- Green – such organizations are very sensitive to human feelings. According to their rules, all perspectives deserve equal respect. They seek justice, equality, harmony, community, teamwork and agreement. Interpersonal relations are more important than performance. Leadership is treated like service. The metaphor for green organization is „family”. Green organizations are able to overthrow old structures, but they aren’t so effective when it comes to forming practical alternatives. In the 18th and 19th centuries groups of people with green awareness started supporting slavery abolition, thought for women’s liberation, popularized democracy. The examples of the companies working this way today are Southwest Airlines and Ben & Jerry’s.
This division doesn’t really mean that certain organizations or people working in them are better than others. This comparison was made in order to show different ways of dealing with the surrounding world. They are different – just like a two-year-old is different from a fifteen-year-old. Although it wasn’t written here, each of these organizations has its pros and cons. Every one of them is adjusted to certain specified contexts. For example, during civil war, red organizations would have better chances of activating self-defense, but during peaceful times they wouldn’t be so useful.
Moreover, organizations usually have different attributes from the types listed above. We seldom see e.g. entirely amber or orange organization . It is similar with turquoise organizations – from all of the attributes listed below, only some can be used and they can be completed with other organizations’ attributes.
And what is the turquoise organization marked with? A lot can be said about it but for the purpose of this entry I will only show a few basic assumptions. They will be extended in next entries.
At the beginning I will focus on the structure and organizational issues not going into motivation and the reasons for such assumptions. The list itself can appear surprising – I hope that it will be an encouragement to read next entries.
- everybody in the company has high decision-making power
- and because of that – there’s no hierarchy or subordinates,
- there also aren’t any formal departments or sections,
- all information in the company is open for the employees, including the company’s income and the salary of each person,
- there are no permanent positions in the company, there are duties which people assign to themselves dynamically depending on the company’s needs,
- there is no formal job description,
- everyone can come forward with a proposal for changes, including the fact that everybody can come forward with a suggestion of employing a new person or entering a new market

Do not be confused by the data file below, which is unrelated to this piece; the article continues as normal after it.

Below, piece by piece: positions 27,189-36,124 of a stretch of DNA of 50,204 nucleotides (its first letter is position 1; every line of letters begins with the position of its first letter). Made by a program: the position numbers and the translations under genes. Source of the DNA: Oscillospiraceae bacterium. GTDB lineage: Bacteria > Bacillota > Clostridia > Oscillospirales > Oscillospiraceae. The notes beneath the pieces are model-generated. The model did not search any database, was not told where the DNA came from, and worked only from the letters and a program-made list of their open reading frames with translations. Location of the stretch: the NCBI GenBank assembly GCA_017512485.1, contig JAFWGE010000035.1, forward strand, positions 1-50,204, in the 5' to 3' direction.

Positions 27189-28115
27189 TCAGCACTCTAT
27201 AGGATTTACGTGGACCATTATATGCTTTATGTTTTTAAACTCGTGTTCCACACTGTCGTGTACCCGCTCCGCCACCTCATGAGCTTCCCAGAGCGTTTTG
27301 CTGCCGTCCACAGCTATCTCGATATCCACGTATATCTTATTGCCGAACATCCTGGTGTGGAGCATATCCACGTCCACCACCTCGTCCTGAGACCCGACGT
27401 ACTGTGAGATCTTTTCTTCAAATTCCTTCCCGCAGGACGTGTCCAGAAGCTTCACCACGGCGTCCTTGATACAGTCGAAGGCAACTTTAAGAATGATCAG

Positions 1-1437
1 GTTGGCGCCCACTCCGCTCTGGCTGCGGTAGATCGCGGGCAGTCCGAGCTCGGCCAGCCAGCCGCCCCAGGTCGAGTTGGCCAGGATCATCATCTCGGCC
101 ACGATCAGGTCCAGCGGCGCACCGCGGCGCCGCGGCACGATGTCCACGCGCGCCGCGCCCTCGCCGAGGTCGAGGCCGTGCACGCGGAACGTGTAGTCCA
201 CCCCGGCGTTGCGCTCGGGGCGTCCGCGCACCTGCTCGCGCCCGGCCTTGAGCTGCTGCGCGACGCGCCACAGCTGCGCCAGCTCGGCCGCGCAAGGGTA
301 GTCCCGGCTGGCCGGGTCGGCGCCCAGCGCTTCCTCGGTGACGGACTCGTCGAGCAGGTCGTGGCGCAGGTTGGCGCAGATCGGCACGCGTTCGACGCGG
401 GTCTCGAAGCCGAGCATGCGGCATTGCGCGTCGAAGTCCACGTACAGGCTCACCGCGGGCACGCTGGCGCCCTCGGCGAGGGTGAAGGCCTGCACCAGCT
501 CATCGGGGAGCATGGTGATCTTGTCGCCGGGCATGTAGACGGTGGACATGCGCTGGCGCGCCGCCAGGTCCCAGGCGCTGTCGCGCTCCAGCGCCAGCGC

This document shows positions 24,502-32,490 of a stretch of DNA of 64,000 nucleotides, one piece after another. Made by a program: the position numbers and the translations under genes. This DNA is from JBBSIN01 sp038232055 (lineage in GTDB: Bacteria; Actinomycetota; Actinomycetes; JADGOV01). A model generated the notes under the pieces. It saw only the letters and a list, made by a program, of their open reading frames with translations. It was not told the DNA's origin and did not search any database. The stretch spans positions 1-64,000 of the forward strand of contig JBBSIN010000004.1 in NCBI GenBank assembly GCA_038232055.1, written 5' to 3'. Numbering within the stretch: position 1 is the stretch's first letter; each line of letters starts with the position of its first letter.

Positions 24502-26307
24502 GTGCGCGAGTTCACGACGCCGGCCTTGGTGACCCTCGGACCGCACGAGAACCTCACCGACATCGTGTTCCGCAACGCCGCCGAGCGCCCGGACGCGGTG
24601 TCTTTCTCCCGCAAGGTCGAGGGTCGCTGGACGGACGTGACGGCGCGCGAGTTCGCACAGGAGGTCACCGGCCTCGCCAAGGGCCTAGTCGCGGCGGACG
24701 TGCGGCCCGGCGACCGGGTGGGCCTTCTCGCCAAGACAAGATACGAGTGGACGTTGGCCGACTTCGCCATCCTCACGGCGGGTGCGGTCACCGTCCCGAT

- Decision making does not require the majority of votes or consensus, if nobody vetoes your idea you can realize it taking the responsibility for it. Difference of opinions doesn’t mean that you cannot realize the idea, it is only the opportunity to explore the topic
- before making a decision, however, the person has to consult the idea with people – these are usually people who have a huge knowledge of a particular field (the choice of those people is up to the person concerned),
- The functioning of the company is based on complete trust in the employees – control usually does not even exist (do not mix “control” with “monitoring progress”).
Is this a formula for a complete disaster and chaos? Frederic Laloux has found a few organizations in the world which operate according to this paradigm. Among them there is a company from energy sector which plays an enormously important role in today’s world which is – supplying energy – and it employs 40 000 people! There is also a non-profit organization operating in the health service with 7000 employees. There is also a school with 1500 students, teachers, and parents. There is a company from food industry which employs 2400 people in the season, and 400 off-season. There is a non-profit organization taking care of distribution of recordings, books, courses, music – with 90 employees. There are trade, service and production organizations operating all over the world and in different cultures. They don’t disappear. In many cases they even boast of their extraordinary accomplishments.
These ideas are also implemented in Expansio group. Currently there are 8 people involved in our work employed on different terms, starting from employment contracts, through self-employment, to contracts of work and order contracts. I hope that I won’t be eventually called „naïve , a dreamer, or a fool”.